"The dream of sending our children to college is becoming more distant every day," she said. "With the economy the way it is now, I can't see any possibility of putting more money in the account for a long, long time."
Lundberg is not alone.
Joseph Hurley, the founder of Savingforcollege.com and the vice president at Bankrate, said that, according to his research, people have been investing fewer of their hard-earned dollars into their children's' education as the economy has plummeted over the past year.
"Contributions are down partly because people don't have the money anymore," said Hurley. "They've lost their jobs."
"Also, some people are just frozen into inaction, they're scared," he said. "They don't want to make an investment decision."
Companies that administer multiple state 529 plans -- like Oppenheimer Funds and Vanguard -- present a more mixed picture.
Rocky Granahan, a senior vice president at Oppenheimer Funds, said that the plans that Oppenheimer manages in five states -- Illinois, New Mexico, Nebraska, Oregon, and Texas -- have seen declines in the dollar amounts that people are contributing to 529 plans but increases in the number of 529 accounts opened.
Families crunched by the recession may have "a little less to save," Granahan said, but "the good news is that families are still making savings for college a priority."
Vanguard, which manages funds in Colorado, Iowa, Nevada, Missouri, New York and Pennsylvania, said that big, one-time contributions to 529 plans have declined while scheduled contributions -- like those made on a monthly basis -- have remained steady.
Hurley advises that no matter how nervous the stock market makes you, there are ways to manipulate your 529 to your advantage.
While specifics of 529 plans vary from state to state, because U.S. citizens can enroll in a plan in any state even if they do not live there, Hurley suggests finding an age-based plan, like the Obamas did.
"The aged-based option means you won't have to make as many decisions in terms of where the investment goes," said Hurley. "The plan's investments become more conservative as your child gets older."
Hurley said that most plans offer a choice of where your money is invested. Those who wish to be as conservative as possible with their money should look for plans that invest in money markets; whereas other choices may include multiple fund portfolios or individual mutual funds.
Shopping around to other state's plans and comparing the investment performances from plan to plan is another way to ensure you're investing wisely, said Hurley.
"The type of investment the plan uses -- whether it is index funds or actively managed funds or if the company hires outside managers to handle the pot of money -- all affects the performance," said Hurley. "Fees and expenses of applying also vary from state to state."
Hurley said that in 2008, Florida's 529 plan was rated the top in performance because it used separately managed accounts with hired money managers.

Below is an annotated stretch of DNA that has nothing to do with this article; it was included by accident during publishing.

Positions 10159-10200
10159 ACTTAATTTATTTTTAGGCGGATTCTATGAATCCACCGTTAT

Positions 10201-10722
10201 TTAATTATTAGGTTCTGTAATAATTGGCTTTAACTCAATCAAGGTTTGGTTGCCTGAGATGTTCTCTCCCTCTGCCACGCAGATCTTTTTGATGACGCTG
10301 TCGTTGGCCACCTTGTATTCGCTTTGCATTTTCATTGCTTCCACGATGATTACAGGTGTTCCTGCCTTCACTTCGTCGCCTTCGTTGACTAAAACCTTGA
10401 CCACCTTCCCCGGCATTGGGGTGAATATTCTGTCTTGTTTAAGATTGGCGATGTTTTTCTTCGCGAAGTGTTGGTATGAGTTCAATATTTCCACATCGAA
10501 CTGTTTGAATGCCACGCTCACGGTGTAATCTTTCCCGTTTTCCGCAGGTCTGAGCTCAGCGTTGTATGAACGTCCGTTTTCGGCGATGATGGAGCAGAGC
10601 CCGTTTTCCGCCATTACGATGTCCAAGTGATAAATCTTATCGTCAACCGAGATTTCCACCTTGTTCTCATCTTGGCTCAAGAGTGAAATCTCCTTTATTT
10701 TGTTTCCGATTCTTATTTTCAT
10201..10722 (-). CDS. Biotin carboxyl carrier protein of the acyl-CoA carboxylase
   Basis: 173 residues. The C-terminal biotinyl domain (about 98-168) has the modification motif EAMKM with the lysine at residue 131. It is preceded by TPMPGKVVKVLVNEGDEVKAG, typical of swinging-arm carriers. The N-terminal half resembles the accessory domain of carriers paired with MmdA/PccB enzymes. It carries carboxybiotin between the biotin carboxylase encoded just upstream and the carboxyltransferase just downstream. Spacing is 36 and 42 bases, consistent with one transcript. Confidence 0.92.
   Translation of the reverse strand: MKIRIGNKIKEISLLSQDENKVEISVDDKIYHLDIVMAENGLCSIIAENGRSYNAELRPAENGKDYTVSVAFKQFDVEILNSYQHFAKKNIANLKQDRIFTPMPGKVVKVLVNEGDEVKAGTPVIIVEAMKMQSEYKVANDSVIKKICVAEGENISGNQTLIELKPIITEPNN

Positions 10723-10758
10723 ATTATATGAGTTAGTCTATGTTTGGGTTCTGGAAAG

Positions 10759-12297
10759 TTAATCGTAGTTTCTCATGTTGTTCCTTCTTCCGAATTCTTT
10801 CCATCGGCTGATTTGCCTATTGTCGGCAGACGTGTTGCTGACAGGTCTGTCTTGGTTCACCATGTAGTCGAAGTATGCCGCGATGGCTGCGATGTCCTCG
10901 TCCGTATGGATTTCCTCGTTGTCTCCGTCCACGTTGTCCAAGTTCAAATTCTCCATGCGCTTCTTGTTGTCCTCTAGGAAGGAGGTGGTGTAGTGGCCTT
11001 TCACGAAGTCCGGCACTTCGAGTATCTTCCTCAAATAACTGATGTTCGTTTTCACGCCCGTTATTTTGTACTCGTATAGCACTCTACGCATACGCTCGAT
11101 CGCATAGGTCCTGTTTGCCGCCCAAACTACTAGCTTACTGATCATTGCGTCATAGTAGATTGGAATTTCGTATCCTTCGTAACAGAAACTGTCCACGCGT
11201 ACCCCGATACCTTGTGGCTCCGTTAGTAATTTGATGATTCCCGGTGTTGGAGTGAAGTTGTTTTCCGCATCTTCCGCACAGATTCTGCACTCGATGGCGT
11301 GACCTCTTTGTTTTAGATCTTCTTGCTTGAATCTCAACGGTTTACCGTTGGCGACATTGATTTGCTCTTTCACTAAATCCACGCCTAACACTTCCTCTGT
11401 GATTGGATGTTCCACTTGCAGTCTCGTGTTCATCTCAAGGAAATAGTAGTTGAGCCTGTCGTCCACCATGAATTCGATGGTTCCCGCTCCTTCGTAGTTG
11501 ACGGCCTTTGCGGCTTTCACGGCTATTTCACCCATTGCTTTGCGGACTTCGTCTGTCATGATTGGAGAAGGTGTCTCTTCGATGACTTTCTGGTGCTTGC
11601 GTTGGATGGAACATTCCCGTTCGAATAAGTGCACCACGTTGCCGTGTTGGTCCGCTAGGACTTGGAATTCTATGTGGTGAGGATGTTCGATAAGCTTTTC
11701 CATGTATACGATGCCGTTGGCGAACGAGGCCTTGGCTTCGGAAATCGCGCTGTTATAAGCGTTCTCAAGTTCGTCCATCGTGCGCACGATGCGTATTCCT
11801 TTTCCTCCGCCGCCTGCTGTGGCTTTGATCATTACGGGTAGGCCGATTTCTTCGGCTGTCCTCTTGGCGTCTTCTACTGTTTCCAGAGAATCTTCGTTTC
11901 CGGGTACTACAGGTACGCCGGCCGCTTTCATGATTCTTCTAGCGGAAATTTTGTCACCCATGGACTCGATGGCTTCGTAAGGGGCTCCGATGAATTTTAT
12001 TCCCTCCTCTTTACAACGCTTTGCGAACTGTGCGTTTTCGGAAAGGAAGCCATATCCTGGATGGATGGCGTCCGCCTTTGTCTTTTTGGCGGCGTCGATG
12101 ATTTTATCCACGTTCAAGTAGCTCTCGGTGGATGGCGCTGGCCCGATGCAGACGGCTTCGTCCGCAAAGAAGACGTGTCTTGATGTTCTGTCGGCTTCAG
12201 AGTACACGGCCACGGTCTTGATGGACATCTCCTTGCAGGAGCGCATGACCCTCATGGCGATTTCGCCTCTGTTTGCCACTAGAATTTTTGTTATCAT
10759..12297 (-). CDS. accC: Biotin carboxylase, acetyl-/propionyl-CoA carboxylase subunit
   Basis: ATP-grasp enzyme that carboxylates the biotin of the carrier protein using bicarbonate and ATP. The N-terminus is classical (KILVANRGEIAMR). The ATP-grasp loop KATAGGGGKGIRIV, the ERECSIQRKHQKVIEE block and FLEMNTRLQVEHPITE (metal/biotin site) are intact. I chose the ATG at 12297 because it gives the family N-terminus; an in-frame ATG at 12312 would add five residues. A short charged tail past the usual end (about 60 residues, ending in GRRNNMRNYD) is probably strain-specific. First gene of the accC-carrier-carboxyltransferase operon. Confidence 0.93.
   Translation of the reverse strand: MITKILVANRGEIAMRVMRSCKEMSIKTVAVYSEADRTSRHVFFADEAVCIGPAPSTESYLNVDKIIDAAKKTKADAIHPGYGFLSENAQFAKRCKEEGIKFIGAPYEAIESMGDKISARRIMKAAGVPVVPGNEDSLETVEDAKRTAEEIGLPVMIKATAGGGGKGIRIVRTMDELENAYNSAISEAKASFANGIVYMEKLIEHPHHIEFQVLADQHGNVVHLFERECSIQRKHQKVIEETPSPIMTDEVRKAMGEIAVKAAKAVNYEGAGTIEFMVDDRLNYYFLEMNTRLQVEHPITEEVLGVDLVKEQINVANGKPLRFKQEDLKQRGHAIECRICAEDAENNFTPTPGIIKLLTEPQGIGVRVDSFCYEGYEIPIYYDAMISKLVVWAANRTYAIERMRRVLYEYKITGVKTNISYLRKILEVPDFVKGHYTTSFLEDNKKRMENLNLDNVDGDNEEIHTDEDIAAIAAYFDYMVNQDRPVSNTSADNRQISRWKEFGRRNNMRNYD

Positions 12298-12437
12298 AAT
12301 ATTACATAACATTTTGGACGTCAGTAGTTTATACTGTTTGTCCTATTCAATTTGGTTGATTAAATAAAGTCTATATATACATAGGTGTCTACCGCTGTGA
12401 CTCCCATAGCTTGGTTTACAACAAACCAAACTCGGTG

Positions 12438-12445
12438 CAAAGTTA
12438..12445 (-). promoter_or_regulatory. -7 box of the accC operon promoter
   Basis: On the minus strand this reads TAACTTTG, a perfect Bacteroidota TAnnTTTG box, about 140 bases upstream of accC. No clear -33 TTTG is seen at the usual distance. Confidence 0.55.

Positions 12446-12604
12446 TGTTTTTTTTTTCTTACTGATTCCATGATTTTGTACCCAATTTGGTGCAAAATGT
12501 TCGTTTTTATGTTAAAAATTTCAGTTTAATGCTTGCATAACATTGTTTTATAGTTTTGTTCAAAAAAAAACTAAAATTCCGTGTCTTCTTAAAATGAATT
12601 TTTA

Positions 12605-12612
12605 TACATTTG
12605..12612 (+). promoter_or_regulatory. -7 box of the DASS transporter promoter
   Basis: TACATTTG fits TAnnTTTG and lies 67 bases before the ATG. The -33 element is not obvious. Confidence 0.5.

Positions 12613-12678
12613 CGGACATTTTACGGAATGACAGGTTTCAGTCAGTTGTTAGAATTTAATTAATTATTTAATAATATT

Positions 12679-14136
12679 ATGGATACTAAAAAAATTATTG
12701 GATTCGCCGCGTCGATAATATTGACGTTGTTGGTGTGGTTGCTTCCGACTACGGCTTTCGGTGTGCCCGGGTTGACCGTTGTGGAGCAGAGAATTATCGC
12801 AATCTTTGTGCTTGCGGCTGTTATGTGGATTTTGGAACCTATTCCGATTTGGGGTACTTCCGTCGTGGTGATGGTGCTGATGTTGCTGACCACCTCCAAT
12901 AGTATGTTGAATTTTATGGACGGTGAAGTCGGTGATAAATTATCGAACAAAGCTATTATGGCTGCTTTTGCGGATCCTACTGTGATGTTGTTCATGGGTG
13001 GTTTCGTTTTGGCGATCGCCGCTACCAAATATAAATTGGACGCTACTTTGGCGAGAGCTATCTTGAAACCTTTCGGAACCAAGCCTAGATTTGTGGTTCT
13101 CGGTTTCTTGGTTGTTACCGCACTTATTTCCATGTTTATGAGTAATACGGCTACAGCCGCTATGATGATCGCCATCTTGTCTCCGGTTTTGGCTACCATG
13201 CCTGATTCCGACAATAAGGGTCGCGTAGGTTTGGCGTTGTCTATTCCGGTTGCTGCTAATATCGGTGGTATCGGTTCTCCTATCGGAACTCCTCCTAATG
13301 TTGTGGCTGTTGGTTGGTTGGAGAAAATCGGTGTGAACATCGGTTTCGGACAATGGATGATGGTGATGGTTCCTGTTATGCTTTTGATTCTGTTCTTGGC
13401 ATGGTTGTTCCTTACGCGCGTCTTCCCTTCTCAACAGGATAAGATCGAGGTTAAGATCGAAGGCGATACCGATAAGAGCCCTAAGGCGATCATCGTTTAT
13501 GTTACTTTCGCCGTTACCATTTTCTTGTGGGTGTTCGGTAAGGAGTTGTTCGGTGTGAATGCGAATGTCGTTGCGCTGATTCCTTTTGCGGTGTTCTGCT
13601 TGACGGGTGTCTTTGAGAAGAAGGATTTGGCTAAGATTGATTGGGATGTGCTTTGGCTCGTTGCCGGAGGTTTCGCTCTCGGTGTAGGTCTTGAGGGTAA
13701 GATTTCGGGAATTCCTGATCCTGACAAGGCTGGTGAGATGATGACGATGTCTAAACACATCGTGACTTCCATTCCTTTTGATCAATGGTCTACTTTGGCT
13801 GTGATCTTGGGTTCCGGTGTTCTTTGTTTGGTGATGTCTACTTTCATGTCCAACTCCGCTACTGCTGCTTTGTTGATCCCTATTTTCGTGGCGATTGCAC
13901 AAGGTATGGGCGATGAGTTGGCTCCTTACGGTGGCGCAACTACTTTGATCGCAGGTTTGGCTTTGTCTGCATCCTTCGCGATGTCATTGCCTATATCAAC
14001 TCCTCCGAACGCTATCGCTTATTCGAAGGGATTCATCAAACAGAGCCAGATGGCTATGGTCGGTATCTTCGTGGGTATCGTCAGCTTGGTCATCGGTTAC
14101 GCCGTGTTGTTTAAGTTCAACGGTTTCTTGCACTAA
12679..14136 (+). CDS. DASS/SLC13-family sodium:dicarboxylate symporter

If you're strapped for cash and need to withdraw money from your 529 plan for something other than educational purposes -- like Lundberg is considering doing -- you could face a stiff penalty: federal income taxes on the earnings on your 529 investment plus another 10 percent tax penalty.
If you've lost money on your 529 plan, however, it's a different story. You can withdraw your money tax-free. In some cases, you may even be able to use the loss as a tax deduction.
Those unwilling to roll the dice on the stock market may be interested in pre-paid 529 plans.
A pre-paid plan locks in your tuition cost provided that your child goes to the in-state, public school, according to Hurley.
"You purchase a contract and the plan then becomes obligated to pay for the future tuition instead of you," he said.
"So, if tuition goes up, that is the plan's problem, not yours," added Hurley.
Most pre-paid plans do charge a premium, warns Hurley, to cover the inevitable increase in college tuition from the time the contract is purchased to when the child actually enrolls in a university.
Because pre-paid plans eliminate any market investments, Hurley said that this may be the perfect plan for those parents especially nervous about the sinking economy depleting their bank accounts.
Dan Danford, the chief executive officer of the Family Investment Center based in Joseph, Mo., reminds investors that contributing to a 529 may actually help your child's chances for financial aid when it comes time to apply to colleges.
The government will always take money from your child's accounts before the parents', said Danford, which makes it more economical to start a 529 -- which is always in the parents' name or the grandparents' name -- than to set up a regular savings account for your child.
"The government figures that if the child has the money, he should spend it to go to college," explained Danford. "Because a 529 isn't in the kids' name, it won't count against them when they apply for financial aid."
If your child does have a savings account, Hurley advises that you use it before the college years so that it is not considered an asset of your child's when it comes time to apply for financial aid.
"I tell parents that when the kids are in high school, if they have a chance to go on educational trips or need computers, spend money out of the kid's name first," said Danford. "That way, you still use it for education, but then you'll get more aid when they get to college."
Another perk to starting a 529, Danford said, is that there is no limit to how long you can hold on to the fund, even if you complete an undergraduate degree and still have money left over. Excess money can be used later on in life for advanced degrees or, in some cases, can be transferred to other family members.
ABC News' Karen Travers contributed to this report.